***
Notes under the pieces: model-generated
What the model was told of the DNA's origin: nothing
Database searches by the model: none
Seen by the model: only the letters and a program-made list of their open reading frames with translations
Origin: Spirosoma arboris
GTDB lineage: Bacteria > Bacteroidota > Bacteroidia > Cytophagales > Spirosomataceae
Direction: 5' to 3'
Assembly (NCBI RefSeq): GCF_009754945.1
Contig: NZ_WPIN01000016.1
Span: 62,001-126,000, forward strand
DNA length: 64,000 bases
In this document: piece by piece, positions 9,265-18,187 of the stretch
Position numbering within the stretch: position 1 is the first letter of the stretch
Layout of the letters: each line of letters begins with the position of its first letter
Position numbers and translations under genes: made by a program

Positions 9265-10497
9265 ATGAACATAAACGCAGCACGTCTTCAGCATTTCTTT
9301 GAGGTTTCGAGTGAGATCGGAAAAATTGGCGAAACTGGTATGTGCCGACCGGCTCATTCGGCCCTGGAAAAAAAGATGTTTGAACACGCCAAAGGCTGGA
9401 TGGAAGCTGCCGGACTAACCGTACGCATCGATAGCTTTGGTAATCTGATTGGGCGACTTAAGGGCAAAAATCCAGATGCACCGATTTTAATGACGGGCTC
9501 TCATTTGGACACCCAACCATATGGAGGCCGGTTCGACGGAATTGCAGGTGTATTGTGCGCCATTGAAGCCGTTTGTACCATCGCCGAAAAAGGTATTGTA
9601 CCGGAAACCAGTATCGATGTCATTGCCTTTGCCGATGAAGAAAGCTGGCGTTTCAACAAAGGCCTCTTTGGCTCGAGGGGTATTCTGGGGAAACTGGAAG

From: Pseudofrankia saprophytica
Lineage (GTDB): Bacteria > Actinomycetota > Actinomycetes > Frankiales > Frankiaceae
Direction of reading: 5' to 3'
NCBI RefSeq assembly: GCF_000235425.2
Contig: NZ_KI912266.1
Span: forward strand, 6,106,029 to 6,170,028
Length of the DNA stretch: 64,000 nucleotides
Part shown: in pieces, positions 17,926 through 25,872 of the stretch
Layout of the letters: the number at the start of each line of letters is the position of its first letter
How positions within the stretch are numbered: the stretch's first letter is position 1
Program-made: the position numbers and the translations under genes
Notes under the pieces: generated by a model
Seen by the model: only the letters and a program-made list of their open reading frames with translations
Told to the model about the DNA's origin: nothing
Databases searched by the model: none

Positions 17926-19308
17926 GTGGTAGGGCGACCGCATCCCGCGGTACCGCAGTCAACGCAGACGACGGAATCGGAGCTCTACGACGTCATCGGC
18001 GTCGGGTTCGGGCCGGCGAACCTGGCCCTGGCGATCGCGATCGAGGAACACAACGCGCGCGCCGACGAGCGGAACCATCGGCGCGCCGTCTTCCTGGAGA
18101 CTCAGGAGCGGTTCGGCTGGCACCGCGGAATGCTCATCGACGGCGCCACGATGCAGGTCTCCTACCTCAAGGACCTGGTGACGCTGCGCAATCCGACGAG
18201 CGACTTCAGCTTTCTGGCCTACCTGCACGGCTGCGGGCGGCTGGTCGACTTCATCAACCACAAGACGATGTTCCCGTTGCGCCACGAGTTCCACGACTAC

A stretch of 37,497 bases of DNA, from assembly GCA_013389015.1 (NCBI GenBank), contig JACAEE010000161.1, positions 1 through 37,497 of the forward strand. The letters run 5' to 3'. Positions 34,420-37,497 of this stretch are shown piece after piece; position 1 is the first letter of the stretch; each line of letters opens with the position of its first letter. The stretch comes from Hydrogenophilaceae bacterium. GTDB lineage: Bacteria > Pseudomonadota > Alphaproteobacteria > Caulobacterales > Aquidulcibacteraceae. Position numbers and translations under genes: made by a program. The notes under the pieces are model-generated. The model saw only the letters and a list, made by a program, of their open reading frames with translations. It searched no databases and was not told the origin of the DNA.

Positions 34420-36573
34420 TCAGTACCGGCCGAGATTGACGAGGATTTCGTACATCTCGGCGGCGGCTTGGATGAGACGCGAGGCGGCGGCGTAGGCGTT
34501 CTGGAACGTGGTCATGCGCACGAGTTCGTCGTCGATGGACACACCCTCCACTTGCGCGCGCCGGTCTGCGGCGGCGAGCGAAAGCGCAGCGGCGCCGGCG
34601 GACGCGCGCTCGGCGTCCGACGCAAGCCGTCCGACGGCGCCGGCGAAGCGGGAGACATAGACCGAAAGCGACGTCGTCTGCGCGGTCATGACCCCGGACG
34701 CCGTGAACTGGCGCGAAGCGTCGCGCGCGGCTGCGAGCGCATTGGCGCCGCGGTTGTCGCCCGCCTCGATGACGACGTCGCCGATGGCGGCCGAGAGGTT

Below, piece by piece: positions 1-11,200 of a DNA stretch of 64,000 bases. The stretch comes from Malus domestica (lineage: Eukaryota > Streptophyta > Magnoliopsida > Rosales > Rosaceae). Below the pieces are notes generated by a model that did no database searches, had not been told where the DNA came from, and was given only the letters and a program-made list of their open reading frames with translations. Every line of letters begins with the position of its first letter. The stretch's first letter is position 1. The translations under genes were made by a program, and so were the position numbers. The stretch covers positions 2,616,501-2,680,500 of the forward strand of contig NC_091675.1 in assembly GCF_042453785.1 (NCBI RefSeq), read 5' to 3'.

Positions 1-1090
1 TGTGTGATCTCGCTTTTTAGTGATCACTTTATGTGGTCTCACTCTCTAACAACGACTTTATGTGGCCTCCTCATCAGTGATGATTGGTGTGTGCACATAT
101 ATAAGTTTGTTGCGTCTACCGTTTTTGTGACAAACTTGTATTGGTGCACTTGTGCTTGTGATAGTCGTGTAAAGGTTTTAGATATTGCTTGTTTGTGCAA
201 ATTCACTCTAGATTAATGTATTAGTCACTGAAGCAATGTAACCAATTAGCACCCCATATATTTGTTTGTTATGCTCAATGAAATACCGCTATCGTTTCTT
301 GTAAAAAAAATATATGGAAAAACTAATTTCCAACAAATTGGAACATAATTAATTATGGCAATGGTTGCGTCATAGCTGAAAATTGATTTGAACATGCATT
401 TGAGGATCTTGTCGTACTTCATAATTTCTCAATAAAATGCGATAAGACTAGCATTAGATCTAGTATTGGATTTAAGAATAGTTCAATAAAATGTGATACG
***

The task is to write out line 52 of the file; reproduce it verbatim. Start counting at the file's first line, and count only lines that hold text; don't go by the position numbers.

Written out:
201 ATTCACTCTAGATTAATGTATTAGTCACTGAAGCAATGTAACCAATTAGCACCCCATATATTTGTTTGTTATGCTCAATGAAATACCGCTATCGTTTCTT